Quora said it discovered last week that hackers broke into its systems and were able to make off with data on up to 100 million users. That data could have included a user’s name, email address, and for some users an encrypted version of their password. If a user imported data from another social network, like their contacts or demographic information, that could have been taken too.
Some private actions on the site may have been taken as well. That includes requests for answers, downvotes, and direct messages. Content posted anonymously should remain anonymous.
“The overwhelming majority of the content accessed was already public on Quora, but the compromise of account and other private information is serious,” Quora CEO Adam D’Angelo wrote in a blog post this evening.
The Verge wrote: “At 100 million users, this is a very substantial breach and one that likely represents a major portion of Quora’s registered users. In 2015, D’Angelo said the site received 200 million unique visitors each month, which likely comes primarily from search traffic.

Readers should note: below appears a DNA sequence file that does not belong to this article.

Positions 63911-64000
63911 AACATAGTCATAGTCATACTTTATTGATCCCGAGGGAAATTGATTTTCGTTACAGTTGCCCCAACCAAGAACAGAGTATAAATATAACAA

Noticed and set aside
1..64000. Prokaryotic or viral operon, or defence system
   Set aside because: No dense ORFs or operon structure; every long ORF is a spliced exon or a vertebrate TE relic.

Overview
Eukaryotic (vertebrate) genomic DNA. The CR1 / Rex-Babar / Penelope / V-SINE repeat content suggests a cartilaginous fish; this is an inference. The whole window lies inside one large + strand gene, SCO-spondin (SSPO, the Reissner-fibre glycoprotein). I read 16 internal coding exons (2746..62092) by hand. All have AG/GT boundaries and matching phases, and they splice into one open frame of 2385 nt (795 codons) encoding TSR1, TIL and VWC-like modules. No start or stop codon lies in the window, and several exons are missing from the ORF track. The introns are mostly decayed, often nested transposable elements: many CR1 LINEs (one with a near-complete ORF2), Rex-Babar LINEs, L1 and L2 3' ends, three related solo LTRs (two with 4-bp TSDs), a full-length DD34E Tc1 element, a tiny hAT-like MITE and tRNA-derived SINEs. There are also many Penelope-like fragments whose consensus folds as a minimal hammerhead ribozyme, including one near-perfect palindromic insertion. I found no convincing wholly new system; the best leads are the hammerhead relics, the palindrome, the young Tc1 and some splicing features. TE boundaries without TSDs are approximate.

D’Angelo says Quora is trying to “contain the incident” and prevent another breach from happening. “We are working rapidly to investigate the situation further and take the appropriate steps to prevent such incidents in the future.”
That large data breaches like this are still happening is scandal. Just last week, a Marriott breach leaked personal info on up to 500 million guests; in September, a hacker gathered personal information from up to 29 million Facebook accounts. More at The Verge:
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